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Pyongyang has carried out six nuclear tests and numerous missile launches since 2006. Photo: AP

As South Korea, US discuss ‘creative’ ways to engage with Pyongyang, does Moon have a shot at ending the Korean war?

  • Chung Eui-yong and his American counterpart Antony Blinken held talks amid a renewed focus on the North’s nuclear capabilities
  • Their meeting came as the South Korean president repeated his calls to formally end the 1950-53 conflict, which is technically ongoing
North Korea
South Korea’s foreign minister and his US counterpart have discussed “creative” ways to engage with North Korea, Seoul’s foreign ministry said on Thursday, as the South’s President Moon Jae-in repeated calls for a declaration to officially end the Korean war.
Foreign minister Chung Eui-yong and US Secretary of State Antony Blinken held talks on the sidelines of the United Nations General Assembly in New York amid a renewed focus on Pyongyang’s missile and nuclear weapons activities.

The North carried out a series of missile launches earlier this month, while the head of the International Atomic Energy Agency (IAEA) on Monday said the hermit state’s nuclear development was going “full steam ahead” after the recent resumption of activity at its Yongbyon nuclear reactor.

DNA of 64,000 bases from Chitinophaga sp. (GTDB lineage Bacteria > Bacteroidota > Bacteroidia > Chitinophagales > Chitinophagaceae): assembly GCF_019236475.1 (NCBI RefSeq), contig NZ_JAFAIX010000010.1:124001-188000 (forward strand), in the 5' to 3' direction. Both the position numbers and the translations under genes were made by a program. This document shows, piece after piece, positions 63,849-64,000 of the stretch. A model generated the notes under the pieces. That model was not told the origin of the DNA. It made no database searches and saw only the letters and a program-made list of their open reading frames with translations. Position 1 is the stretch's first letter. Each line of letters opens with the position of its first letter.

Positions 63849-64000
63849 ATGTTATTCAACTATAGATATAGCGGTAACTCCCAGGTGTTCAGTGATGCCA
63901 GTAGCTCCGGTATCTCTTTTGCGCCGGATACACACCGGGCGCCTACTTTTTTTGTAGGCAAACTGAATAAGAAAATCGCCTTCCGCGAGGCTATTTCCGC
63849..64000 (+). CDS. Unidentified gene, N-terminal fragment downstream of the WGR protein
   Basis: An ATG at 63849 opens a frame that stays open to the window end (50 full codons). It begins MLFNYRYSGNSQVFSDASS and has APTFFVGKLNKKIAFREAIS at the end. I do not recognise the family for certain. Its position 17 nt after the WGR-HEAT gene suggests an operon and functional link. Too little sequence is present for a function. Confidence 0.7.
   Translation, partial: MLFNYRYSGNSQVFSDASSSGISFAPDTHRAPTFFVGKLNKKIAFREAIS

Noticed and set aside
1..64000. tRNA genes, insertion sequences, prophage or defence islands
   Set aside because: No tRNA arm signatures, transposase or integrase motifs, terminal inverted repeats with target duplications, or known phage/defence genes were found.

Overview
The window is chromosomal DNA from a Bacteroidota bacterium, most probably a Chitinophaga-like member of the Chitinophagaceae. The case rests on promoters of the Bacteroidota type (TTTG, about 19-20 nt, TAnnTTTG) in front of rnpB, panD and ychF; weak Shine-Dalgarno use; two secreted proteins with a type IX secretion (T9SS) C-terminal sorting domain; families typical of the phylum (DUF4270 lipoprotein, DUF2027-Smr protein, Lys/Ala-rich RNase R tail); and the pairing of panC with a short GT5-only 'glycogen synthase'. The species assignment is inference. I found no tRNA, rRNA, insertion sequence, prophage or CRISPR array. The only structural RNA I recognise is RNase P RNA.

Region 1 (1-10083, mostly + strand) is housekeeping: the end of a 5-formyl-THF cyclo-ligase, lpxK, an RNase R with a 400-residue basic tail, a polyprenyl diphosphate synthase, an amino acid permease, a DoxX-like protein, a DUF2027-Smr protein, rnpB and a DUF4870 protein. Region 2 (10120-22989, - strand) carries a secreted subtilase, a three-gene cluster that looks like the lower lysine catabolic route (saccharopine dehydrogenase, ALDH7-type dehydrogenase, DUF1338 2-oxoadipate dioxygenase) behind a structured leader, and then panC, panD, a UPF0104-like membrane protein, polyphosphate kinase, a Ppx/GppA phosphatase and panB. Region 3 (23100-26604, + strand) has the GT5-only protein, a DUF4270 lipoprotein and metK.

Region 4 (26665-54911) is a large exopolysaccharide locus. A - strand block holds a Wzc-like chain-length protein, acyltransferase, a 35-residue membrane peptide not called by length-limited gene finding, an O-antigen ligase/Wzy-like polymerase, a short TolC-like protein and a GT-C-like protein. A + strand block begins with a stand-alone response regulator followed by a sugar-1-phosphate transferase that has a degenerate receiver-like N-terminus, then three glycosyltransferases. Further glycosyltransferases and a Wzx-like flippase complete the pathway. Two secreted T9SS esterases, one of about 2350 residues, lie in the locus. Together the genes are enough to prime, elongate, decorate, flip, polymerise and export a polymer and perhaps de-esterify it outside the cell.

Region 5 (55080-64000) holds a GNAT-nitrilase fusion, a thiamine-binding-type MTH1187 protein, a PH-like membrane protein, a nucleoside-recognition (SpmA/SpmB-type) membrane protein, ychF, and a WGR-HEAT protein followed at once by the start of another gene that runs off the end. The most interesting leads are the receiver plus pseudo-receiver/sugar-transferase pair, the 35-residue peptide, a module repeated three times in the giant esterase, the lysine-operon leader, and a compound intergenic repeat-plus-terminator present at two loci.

Satellite images show North Korea expanding uranium enrichment plant

The meeting came shortly after Chung and Blinken held three-way talks with Japanese foreign minister Toshimitsu Motegi about North Korea and other issues of concern, including climate change.
Denuclearisation talks with Pyongyang have stalled since the collapse of the second summit between former United States president Donald Trump and North Korean leader Kim Jong-un in Hanoi, Vietnam, in February 2019.

Leif-Eric Easley, an international relations professor at Ewha Womans University in Seoul, said while the three sides were on the same page about taking a diplomatic approach towards the North, they also had different priorities.


“In his final months in office, President Moon wants to burnish the legacy of his ‘peace first’ policy,” Easley said. “Japan prefers a tougher line on Pyongyang’s nuclear and missile programmes, but is currently in the midst of a leadership transition. The Biden administration favours dialogue for denuclearisation but has a long list of other priorities.”

Easley said effective cooperation would need to be based “on strategic coordination rather than a coincidence of political interests”.


North Korea’s test launch of railway-borne missile sparks international alarm

North Korea’s test launch of railway-borne missile sparks international alarm

Lim Jae-cheon, a professor of North Korean studies at Korea University, said Washington and Tokyo would likely have a higher bar than Seoul for any deal even if talks began with no preconditions.

“It depends on North Korea’s moves, but I think that North Korea doesn’t seem to be interested in denuclearisation talks, as long as the US and Japan aim for complete denuclearisation of the North,” he said.